One of my favorite comic books growing up was a Marvel comic entitled What If…? The comic usually began with a brief replay of a notable event from the story of superhero in Marvel Universe. At a critical story point, one which could have sent the story in several vastly different directions, the writers explored what would have happened if events had taken a different course. For example, what if Spiderman’s Aunt had died instead of his uncle? What if the Fantastic Four had not gained their super powers? What if Captain America lived during the American Civil War?
In almost every one of these stories the change led to something bad, or at least worse than the original story. Which of course led you to believe that the writers had made the best choice when they directed the paths of the original stories. And it led my friends and I to have long, heated arguments about the moral, social and philosophical implications of the various versions of the stories. Well…as much as you can argue about fictitious characters when you are twelve.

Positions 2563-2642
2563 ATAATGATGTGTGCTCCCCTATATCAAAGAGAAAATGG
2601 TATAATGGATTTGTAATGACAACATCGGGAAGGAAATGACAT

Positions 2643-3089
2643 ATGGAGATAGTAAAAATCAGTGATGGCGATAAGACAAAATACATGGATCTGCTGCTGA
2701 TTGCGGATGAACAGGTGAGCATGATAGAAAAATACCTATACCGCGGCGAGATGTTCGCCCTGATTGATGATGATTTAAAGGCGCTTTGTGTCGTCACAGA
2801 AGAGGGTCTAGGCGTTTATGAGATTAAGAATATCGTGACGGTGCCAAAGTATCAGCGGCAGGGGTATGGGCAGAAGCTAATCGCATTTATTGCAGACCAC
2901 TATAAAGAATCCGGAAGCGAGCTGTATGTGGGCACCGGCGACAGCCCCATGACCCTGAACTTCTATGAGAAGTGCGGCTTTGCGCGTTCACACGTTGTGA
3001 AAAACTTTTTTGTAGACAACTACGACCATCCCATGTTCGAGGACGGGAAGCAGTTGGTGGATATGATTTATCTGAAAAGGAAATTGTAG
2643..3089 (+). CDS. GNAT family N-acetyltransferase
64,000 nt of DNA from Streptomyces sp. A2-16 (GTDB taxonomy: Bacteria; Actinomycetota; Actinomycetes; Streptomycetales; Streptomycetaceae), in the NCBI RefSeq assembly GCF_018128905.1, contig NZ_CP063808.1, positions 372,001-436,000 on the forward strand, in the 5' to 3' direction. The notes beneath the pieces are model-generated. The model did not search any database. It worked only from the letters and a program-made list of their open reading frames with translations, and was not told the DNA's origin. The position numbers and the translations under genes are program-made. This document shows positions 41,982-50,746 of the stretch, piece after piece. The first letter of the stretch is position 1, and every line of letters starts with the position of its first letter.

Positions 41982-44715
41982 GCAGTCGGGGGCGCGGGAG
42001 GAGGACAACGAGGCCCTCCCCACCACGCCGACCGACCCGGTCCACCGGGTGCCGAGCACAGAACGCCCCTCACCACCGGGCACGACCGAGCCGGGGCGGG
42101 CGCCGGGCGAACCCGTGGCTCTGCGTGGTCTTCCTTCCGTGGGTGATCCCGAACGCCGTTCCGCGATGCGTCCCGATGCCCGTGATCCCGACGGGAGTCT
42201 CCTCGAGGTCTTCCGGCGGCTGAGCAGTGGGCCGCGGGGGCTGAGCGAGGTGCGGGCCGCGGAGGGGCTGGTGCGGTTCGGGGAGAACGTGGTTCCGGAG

In science it can often be instructive to ask What If? Such thought experiments have been used for centuries to explore science concepts, usually when the actual experiment was too expensive or even impossible to actually perform.
So to take a page from Marvel comics, in today’s podcast we look back to the early days of the Solar System. We see the early Earth forming from the cloud of gas and dust surrounding the young Sun. An object, perhaps as large as Mars, is on a collision course with our future home. This giant collision destroys the incoming body and ejects large amounts of debris into orbit around the Earth. This cloud of debris eventually forms the body we know today as our Moon.
Now let us pause and pose our philosophical question…What if this collision NEVER HAPPENED?